Oaks and Conifers

The Arbore­tum is a nation­al­ly rec­og­nized col­lec­tor of the genus Quer­cus, oaks of the north­east­ern Unit­ed States, and has reg­is­tered this col­lec­tion with the Amer­i­can Pub­lic Gar­den Asso­ci­a­tion’s (APGA’s) North Amer­i­can Plant Col­lec­tions Con­sor­tium (NAPCC). The Arbore­tum col­lec­tion is unique in that many of its oaks were start­ed from wild seedlings col­lect­ed by Fred Lape. 

These slow grow­ing spec­i­mens are now approach­ing a youth­ful matu­ri­ty of fifty years.

The Arboretum’s sig­na­ture tree, the Great Oak was con­ser­v­a­tive­ly esti­mat­ed to be 500 years old. This white oak, Quer­cus alba, suf­fered the depre­da­tions of severe cli­mate and north­west expo­sure and failed to leaf out in 2016. The LaJe­unesse fam­i­ly donat­ed a white oak sapling in the mem­o­ry of their son, Jere­my, that is plant­ed near the rem­nant trunk of the Great Oak. The Arbore­tum is home to oth­er ancient trees, par­tic­u­lar­ly in the two Old Growth Forests on our grounds, but we will always hold the Great Oak in spe­cial esteem.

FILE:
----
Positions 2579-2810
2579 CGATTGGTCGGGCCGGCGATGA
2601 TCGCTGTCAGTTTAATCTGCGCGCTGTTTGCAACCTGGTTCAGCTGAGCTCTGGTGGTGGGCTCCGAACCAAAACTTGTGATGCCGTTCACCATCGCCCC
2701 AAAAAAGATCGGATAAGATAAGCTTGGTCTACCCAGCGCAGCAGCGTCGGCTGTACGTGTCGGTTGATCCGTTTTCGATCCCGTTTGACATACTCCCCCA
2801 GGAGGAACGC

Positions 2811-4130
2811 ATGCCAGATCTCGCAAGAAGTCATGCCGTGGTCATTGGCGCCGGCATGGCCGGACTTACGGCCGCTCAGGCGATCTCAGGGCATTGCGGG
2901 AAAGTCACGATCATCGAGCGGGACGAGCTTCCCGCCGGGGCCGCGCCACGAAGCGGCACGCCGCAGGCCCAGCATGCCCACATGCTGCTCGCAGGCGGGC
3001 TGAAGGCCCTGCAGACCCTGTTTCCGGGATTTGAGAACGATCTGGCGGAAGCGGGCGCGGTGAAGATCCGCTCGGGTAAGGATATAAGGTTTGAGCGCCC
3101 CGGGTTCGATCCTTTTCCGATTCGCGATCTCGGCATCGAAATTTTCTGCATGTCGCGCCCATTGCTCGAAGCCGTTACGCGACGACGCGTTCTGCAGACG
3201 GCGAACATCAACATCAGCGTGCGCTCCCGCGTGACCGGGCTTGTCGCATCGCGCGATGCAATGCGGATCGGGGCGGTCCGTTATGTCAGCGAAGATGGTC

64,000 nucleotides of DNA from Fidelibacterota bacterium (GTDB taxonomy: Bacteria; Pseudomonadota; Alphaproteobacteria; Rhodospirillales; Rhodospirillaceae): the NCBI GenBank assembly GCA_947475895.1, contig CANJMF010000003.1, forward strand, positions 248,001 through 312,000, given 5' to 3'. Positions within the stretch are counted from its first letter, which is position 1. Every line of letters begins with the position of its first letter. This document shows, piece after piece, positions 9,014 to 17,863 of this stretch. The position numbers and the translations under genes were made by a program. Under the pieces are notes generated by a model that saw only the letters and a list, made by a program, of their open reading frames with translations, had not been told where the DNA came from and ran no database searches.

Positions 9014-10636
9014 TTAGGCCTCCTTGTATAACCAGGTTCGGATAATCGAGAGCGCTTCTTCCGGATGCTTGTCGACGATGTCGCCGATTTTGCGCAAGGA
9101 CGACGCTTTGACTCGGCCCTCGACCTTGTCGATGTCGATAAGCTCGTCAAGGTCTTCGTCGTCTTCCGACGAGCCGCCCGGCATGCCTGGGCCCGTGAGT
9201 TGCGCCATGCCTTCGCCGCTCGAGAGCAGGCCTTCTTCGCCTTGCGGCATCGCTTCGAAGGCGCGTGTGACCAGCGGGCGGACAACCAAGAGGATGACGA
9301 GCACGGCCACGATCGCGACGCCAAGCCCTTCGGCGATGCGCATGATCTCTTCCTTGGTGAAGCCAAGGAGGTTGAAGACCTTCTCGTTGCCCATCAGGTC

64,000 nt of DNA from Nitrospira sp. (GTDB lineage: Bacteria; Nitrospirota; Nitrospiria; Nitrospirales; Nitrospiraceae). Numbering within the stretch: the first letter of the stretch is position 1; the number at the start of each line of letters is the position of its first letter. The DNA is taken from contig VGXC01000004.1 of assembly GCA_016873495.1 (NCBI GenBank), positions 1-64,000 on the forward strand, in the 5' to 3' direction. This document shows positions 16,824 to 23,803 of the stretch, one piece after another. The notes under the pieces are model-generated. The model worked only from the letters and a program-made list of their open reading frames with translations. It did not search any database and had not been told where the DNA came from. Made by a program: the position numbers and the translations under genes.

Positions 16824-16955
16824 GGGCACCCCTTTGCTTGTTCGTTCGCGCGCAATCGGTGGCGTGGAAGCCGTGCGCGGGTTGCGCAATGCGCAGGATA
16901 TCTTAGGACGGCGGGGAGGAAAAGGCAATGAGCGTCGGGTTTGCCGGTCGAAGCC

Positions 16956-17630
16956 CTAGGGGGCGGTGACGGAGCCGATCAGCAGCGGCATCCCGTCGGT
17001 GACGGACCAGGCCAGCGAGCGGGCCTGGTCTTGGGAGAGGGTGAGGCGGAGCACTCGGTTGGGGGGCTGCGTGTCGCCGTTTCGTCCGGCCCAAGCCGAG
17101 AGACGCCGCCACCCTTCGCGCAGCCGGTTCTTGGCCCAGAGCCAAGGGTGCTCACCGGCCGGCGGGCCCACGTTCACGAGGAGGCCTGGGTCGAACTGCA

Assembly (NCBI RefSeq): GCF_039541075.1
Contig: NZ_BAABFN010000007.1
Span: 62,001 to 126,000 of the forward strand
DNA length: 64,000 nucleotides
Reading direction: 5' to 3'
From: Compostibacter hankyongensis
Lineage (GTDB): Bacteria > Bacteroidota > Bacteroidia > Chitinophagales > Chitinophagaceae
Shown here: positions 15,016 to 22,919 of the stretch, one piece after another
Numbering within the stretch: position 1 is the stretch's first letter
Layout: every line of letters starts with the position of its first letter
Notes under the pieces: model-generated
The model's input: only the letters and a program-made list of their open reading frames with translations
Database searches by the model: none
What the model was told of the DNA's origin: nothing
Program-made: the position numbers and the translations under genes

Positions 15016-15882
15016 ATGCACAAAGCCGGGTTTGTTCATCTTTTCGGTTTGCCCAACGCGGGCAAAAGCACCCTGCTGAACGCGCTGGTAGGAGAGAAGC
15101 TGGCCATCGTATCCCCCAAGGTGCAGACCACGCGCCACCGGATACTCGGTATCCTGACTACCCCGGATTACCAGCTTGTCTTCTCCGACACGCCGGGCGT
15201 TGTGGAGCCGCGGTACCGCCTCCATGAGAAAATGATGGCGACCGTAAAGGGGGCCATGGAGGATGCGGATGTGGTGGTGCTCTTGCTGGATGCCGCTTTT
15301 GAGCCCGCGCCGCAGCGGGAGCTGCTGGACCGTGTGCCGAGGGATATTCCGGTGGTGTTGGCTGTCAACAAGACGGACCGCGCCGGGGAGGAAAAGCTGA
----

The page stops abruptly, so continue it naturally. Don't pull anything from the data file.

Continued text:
The Lan­dis Conifer Col­lec­tion is a rep­re­sen­ta­tive sam­ple of mature plants, high­ly suit­ed to the north­east­ern land­scape. This col­lec­tion of plants: pine, spruce and fir, is excep­tion­al for its matu­ri­ty, size and age, con­di­tion, and range of species. The Fir (Abies) Col­lec­tion at Lan­dis has one of the most com­plete group­ings of mature firs in the east, with six­teen species. Fred Lape was well known for the conifer collection.

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